“When you plot them on urbanism, it makes how the parties and candidates were positioning themselves make a lot more sense,” said Prest.
Other levels of government may not be immune to the proliferation of parties with single-issue appeal. Canada already has six parties represented in Parliament, while the U.K. has nine.
An ethical dilemma
To fly, or not to fly. That is the question Ryan Katz-Rosene had to confront when deciding to attend Congress 2019.
The University of Ottawa assistant professor and vice-president of the Environmental Studies Association of Canada will be thinking about the carbon footprint of that flight. That’s because when he lands, Katz-Rosene will present a paper examining the aviation industry’s impact on Earth’s climate and the so-far fruitless efforts to curb its impact.
Air pollution caused by international flights has doubled over the past 20 years and is expected to double again in the next 20.
Already a brutally inefficient mode of transport, efficiency gains in commercial aviation are being outstripped by the growth of the industry by a worrying margin.
So, is it ethical to fly? The answers are tricky.
“It’s an unsolvable policy challenge,” said Katz-Rosene. “Aviation offers tremendous benefits to our society, whether it’s the value it contributes to the economy, the number of jobs that it contributes, but more importantly the connectivity,” he said. “We can see other parts of the world, visit family and friends.”
But those benefits really accrue only to the richest people on the planet. Before you protest about your impoverishment, 80 per cent of the world’s population has never set foot on a plane. If you fly — ever — you are an elite.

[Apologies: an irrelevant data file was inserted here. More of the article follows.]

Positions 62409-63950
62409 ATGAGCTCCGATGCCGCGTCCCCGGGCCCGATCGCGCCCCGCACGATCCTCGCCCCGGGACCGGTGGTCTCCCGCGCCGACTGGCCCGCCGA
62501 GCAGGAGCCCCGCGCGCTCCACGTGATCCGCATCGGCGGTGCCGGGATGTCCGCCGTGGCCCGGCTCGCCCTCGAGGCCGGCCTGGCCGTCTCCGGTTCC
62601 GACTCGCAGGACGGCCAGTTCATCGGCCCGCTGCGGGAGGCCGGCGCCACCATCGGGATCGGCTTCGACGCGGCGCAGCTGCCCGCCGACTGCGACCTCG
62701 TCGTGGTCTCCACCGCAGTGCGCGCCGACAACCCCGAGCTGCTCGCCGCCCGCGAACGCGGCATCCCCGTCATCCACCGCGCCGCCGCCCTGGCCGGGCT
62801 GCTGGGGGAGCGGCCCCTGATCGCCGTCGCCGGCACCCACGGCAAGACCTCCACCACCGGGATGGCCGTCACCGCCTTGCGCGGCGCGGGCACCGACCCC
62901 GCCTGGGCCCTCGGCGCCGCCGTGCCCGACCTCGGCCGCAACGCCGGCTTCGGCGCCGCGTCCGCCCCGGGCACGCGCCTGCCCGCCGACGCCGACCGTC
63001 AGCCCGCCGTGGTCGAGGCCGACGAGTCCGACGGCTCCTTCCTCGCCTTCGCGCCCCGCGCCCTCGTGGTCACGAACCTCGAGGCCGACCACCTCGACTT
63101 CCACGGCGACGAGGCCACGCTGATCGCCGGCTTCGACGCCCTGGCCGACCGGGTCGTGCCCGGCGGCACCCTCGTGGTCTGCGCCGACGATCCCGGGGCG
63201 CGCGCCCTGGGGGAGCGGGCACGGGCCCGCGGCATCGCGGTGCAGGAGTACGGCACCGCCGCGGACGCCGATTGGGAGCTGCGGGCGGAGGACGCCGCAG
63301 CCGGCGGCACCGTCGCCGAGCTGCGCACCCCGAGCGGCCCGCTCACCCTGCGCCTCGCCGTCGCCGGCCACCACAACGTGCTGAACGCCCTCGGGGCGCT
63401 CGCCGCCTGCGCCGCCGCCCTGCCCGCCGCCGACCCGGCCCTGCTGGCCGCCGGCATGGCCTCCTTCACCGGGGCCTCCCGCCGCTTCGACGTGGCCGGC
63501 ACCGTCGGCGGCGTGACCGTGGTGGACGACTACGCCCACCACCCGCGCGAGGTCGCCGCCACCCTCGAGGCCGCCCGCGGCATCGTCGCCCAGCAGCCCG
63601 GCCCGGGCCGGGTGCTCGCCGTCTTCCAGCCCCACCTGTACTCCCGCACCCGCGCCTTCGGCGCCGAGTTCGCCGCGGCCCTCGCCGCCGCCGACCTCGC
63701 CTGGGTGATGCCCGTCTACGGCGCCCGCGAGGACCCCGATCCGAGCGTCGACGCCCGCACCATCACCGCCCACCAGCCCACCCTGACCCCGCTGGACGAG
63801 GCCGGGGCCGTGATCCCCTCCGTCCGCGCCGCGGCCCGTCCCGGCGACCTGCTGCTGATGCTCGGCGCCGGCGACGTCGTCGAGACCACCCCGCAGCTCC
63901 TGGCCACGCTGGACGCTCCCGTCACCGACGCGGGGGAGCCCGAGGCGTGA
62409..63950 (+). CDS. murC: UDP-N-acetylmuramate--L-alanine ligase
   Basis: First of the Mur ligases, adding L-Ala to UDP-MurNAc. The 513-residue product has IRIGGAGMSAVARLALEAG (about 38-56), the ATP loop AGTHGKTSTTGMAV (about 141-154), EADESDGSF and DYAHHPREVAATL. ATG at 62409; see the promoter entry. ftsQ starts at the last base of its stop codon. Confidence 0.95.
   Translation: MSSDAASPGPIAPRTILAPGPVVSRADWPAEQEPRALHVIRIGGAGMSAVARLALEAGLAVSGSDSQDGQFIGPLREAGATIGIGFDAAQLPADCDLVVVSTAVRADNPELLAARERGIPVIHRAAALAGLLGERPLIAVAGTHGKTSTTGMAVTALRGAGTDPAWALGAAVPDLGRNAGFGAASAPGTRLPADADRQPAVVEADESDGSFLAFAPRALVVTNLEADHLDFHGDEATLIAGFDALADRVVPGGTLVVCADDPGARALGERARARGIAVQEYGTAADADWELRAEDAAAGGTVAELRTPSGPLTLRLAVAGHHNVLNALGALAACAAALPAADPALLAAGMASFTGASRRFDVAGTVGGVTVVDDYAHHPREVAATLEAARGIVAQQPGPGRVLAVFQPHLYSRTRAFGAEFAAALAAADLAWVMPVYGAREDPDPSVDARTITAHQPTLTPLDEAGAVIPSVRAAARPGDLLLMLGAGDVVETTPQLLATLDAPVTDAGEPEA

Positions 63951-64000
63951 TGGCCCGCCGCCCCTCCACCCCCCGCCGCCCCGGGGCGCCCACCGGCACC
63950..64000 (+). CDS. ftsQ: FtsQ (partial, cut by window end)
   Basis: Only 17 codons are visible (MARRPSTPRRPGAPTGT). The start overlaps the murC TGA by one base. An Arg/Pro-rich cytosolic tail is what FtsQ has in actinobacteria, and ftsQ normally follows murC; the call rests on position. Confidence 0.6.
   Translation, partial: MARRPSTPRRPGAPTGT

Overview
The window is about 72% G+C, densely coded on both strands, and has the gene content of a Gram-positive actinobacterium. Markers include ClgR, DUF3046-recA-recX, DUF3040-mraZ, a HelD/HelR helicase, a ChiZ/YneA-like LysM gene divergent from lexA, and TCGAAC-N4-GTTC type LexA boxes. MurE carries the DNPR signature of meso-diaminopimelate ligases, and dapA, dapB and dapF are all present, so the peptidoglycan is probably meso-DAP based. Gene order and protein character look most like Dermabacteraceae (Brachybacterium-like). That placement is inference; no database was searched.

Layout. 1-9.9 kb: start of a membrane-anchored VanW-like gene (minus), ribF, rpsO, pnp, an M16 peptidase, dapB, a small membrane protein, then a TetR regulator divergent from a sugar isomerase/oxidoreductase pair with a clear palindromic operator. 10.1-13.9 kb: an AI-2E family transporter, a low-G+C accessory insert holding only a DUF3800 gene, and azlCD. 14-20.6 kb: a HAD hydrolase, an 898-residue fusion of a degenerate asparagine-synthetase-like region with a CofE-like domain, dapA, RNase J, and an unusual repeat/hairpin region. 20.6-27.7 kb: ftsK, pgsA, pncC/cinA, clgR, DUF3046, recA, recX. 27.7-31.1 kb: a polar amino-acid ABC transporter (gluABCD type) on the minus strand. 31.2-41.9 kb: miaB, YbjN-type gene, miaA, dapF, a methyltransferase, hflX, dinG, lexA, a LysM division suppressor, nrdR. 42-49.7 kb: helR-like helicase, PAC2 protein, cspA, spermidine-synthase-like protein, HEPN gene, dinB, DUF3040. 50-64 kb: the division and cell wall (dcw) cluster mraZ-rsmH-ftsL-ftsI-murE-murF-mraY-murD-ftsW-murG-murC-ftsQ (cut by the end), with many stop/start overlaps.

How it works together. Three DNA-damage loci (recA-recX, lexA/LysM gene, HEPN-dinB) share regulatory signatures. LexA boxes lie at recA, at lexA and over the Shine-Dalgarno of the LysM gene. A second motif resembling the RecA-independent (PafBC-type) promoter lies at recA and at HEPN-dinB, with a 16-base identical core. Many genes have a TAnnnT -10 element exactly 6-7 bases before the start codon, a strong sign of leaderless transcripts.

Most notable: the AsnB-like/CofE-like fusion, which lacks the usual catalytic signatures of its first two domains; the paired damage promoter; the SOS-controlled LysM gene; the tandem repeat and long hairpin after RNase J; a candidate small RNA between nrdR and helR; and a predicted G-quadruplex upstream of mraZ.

“Canada is a rich country and access to aviation is part of the norm for us and demand is growing tremendously,” he said.
But the environmental impacts of aviation as so severe that there is a growing movement of caring citizens who have decided it is not ethical to fly. Ever.
Katz-Rosene may join them, but not before leading a discussion of the industry’s plans to cap and then reduce the carbon footprint of international air travel through an agreement called CORSIA, Carbon Offsetting and Reduction Scheme for International Aviation.
Will it work? Not so far.
Because most offsetting projects fail to reduce emissions, they amount to little more than a “carbon laundering scheme,” he said. “This will probably be my last work-related flight for the foreseeable future.”
The federal government has renewed a contract with Microsoft Canada that includes more digital communication tools for public servants with disabilities.
Minister of Accessibility Carla Qualtrough made the announcement at Microsoft’s offices in Vancouver, saying the modern tools will allow for more information sharing, productivity and collaboration.
Qualtrough, who is legally blind, says the seven-year agreement is part of the government’s procurement of software and services for all public servants and that about five per cent of the workforce of 410,000 people has a disability.
The inclusive design of the $940-million deal includes features such as artificial intelligence technology that allows an image on a screen to be described to someone who can’t see and provide transcription for dozens of languages.
Qualtrough says all public servants will now have access to Office 365 and the agreement will enable software to run in data centres or in the cloud.
She says all Canadians will benefit as a result of a strong platform for the delivery of programs and services.
RCMP at the University of British Columbia are asking potential victims to contact them after a voyeurism incident last week.
Police say the incident happened on Jan. 3, in a public restroom in the 6300-block of Agronomy Road.
The victim told police someone reached and placed a cell phone over top of the bathroom stall while they were using the washroom. The cell phone has a unique black case with a cubed and striped pattern, police say.